Other countries have also been showing up on hacker watch lists. David Kennedy, director of research services at watchdog , singles out Singapore, South Africa, Malaysia, Brazil, Argentina, Bulgaria and Poland as hotbeds of hacking. But the industrialized nations are starting to fight back. The Council of Europe has drawn up a treaty that would require nations to pass computer-crime legislation and cooperate on enforcement. And the high-tech crime subgroup of the G-8, which is meeting in Paris this week, will hear from a Who's Who of tech experts about ways to battle international virus propagation. Getting tough, however, has its risks. As Kennedy explains, "People who are talented and imaginative take that as a challenge and find ways to hack into sites."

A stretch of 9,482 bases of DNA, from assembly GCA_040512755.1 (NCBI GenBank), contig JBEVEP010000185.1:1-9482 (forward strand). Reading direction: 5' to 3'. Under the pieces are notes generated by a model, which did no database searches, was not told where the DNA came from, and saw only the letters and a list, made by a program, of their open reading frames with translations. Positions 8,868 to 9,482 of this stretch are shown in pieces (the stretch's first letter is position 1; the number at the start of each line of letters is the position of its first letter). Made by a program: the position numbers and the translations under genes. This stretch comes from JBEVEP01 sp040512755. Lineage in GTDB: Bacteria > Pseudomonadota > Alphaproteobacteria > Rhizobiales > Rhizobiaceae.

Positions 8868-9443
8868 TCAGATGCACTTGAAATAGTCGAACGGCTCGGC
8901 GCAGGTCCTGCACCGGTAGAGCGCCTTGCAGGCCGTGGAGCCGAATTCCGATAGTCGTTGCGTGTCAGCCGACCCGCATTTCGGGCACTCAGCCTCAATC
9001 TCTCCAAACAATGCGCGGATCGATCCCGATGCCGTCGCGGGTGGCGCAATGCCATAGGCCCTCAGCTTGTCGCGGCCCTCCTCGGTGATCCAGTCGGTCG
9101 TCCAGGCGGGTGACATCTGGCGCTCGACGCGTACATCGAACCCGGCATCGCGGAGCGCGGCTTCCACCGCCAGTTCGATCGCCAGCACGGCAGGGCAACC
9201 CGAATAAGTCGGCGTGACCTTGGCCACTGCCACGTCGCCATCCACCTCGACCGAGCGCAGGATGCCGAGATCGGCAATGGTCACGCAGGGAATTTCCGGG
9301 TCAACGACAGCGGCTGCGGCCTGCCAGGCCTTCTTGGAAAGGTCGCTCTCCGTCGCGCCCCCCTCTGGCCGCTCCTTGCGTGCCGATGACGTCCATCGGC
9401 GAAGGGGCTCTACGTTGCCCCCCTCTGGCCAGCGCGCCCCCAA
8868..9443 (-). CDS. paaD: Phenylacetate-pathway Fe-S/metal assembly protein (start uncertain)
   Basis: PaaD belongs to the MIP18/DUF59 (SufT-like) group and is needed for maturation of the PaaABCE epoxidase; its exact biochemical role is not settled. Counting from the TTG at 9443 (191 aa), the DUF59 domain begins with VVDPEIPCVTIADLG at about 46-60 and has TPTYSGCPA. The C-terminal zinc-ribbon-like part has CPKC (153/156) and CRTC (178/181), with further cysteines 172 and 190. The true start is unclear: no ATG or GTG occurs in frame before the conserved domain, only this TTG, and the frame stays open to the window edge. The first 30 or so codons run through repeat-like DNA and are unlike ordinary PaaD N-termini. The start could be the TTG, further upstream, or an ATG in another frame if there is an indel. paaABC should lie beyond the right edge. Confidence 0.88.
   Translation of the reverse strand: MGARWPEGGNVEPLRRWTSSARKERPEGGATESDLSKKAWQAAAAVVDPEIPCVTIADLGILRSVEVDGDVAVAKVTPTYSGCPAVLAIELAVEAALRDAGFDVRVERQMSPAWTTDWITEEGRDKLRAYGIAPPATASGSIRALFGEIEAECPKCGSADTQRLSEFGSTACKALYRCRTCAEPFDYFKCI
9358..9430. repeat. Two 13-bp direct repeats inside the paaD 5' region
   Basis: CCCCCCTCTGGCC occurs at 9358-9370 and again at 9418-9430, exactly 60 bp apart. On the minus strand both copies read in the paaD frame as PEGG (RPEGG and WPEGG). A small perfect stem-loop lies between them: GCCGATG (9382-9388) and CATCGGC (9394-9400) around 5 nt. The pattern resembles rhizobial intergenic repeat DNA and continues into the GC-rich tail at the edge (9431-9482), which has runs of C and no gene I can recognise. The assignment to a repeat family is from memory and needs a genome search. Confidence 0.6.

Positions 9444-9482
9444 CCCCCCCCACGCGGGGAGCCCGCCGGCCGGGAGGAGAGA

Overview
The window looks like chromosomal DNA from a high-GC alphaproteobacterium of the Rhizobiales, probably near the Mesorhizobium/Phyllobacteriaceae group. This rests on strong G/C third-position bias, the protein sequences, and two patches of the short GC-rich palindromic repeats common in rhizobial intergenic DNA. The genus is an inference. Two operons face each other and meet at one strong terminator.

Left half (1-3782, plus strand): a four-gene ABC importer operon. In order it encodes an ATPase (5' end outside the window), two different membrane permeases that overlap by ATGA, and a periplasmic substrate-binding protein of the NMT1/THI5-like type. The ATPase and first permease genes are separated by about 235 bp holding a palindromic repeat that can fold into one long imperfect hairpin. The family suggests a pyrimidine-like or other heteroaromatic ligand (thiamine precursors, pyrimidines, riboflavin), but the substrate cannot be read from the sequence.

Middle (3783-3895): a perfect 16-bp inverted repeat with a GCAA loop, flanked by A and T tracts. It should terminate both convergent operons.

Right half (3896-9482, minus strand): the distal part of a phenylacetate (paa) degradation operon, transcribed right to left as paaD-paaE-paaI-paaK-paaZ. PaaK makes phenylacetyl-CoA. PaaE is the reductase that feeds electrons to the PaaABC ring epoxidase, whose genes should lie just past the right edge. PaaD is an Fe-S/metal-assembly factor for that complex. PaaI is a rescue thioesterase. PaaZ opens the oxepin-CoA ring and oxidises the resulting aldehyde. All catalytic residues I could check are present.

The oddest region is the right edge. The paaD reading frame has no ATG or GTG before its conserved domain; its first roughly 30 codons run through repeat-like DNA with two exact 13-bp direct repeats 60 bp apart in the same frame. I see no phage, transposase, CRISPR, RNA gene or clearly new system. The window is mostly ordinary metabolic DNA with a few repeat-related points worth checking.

The fact is that Third World hacking has political frisson. There's a satisfaction in outsmarting the developed world's best computer minds--a high-tech, Jesse Jackson-style cry of "I am somebody!" That certainly seems to be a widespread response in the Philippines. De Guzman's fellow students at AMA expressed quiet pride in his alleged international cybersabotage last week. The Manila Standard saluted him as "The country's first world-class hacker." "Yes," the paper exclaimed, "the Filipino can!"